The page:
Jackson Pind and Sean Carleton
Many Canadians are finally coming to terms with the truth that the Canadian government, in co-operation with Christian churches, ran a genocidal school system targeting Indigenous Peoples for more than a century.
What most people do not realize, however, is that Canada’s system of “Indian education” was not limited to Indian Residential Schools. It also included combined schools (for settler and Indigenous students), sanatoriums and tuberculosis hospitals, and a vast network of nearly 700 federally funded and church-run Indian Day Schools, which were attended by an estimated 200,000 Indigenous people between 1870 and 2000.
In its 2015 Final Report, the Truth and Reconciliation Commission (TRC) showed Canadians the truth about the IRS system, but there will be no such truth-telling commission for Indian Day Schools. Instead, there is a national Class Action that seeks acknowledgement and compensation for the damages and abuses suffered by Survivors who attended Indian Day Schools and were excluded from the Indian Residential School Settlement Agreement. The Class Action deadline closed on July 13, 2022, but Class Members can now apply for an extension until January 13, 2023.
To help support Survivors and to raise more awareness about Indian Day Schools in Canada, we are writing this article to share more information about the system through our recent work using digital history and GIS (or Geographic Information System) mapping.
Canada’s system of Indian education had two distinct but overlapping networks: Indian Residential Schools and Indian Day Schools.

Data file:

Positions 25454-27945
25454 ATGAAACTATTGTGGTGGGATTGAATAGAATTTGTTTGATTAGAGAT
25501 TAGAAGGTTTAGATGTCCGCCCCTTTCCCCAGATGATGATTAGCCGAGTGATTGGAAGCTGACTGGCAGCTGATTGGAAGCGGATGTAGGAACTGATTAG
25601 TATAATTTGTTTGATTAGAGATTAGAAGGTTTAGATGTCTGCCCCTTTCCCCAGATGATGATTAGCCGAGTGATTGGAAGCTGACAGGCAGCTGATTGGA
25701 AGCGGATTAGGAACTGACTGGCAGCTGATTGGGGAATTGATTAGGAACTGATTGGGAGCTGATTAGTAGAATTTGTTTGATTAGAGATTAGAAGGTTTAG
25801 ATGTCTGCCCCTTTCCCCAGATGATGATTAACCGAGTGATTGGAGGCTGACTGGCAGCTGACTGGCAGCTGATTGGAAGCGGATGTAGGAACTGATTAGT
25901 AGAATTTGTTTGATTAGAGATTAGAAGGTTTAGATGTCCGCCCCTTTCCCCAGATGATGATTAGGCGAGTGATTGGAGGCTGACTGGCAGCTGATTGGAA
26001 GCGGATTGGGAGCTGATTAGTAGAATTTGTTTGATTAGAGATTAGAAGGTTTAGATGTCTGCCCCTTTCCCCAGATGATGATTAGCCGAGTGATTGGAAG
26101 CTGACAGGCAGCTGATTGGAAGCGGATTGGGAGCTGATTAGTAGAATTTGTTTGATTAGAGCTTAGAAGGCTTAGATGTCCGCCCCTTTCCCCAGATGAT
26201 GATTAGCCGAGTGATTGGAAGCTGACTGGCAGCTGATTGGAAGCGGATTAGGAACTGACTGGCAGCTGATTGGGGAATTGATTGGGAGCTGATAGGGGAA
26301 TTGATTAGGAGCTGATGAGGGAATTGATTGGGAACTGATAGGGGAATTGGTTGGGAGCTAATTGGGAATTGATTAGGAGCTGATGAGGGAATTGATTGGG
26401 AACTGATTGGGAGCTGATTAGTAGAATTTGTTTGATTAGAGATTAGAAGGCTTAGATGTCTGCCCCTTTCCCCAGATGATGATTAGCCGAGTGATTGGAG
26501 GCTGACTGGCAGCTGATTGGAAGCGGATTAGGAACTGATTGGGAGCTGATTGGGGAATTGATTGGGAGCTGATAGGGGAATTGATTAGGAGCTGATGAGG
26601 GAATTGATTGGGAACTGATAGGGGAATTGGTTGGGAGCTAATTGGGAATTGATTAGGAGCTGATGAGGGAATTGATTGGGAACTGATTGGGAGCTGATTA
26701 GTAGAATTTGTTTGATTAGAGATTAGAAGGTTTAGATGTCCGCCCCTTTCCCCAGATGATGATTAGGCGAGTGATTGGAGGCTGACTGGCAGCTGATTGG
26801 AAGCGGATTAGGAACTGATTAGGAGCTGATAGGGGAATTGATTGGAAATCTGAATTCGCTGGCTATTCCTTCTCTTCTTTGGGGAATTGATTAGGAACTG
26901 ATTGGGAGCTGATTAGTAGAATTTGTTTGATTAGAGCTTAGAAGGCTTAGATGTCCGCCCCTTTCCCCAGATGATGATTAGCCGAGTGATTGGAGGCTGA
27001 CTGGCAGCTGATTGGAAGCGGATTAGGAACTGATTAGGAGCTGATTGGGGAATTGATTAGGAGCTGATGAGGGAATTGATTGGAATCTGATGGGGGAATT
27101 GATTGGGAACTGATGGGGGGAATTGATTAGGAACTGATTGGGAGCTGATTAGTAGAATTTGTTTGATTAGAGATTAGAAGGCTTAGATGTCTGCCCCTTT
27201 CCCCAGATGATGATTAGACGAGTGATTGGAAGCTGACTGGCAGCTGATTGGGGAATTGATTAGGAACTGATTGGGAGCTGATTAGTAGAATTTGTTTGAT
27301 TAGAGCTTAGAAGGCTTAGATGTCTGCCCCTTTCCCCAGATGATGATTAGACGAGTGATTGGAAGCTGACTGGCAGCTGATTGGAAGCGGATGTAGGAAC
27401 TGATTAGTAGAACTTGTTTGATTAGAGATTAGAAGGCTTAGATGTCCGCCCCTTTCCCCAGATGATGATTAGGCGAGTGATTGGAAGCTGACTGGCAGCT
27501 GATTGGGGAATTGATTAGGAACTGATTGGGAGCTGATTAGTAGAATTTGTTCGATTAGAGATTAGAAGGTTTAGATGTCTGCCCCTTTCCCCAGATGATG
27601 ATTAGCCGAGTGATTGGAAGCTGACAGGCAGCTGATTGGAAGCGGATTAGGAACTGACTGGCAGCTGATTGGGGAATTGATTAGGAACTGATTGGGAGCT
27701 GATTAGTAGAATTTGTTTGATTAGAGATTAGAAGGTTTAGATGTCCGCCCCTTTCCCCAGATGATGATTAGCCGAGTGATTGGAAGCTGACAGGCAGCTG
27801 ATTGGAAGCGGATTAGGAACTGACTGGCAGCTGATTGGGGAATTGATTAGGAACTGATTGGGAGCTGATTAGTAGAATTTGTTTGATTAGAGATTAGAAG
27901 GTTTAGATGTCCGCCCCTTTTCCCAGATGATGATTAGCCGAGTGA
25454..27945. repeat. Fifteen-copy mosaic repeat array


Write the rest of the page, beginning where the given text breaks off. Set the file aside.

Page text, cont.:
In the 1860s, the federal government extended partnerships with Christian missions and offered to pay more for schooling as a way of gaining greater influence and authority over Indigenous Peoples. In the 1870s, the model of supporting mission day schools for Indigenous children was expanded to other parts of the country and was overseen by the Indian Branch and then the Department of Indian Affairs. In the 1880s, the federal government extended this church-state partnership to create a network of boarding schools for Indigenous children and youth, which is today known as the Indian Residential School system.
Despite some of their differences, notably that day school students mostly returned home at the end of the day, the two kinds of schools need to be understood as interrelated parts of Canada’s assimilationist schooling project.
Mapping Indian Day Schools
There is, however, limited scholarship on Indian Day Schools in Canada when compared to Indian Residential Schools. One consequence of this knowledge gap is that Indian Day School Survivors have had to fight to establish basic truths about the system, such as where schools were located and who attended them.
To support this work, a number of research partners collaborated to use digital history techniques and GIS mapping to create an online resource for Survivors that can also communicate and share information about the Indian Day School system widely.
The creation of the website (www.indiandayschools.org) took 2 years and used publicly accessible information from two main sources. The first was from the class action Schedule K—List of Federal Indian Day Schools to indicate the location of each school to be visualized on a map. The second was RG10 (1879–1953) school files from Library and Archives of Canada, which were re-digitized using techniques such as optical character recognition and compressing the PDF files in order to accurately link each specific file to the correct Indian Day School on the map. An M.Ed student and digital history researcher, Benjamin Farmer Lacombe, coded and implemented the mapping features while Jackson Pind and Theodore Christou provided the historical guidance for the website.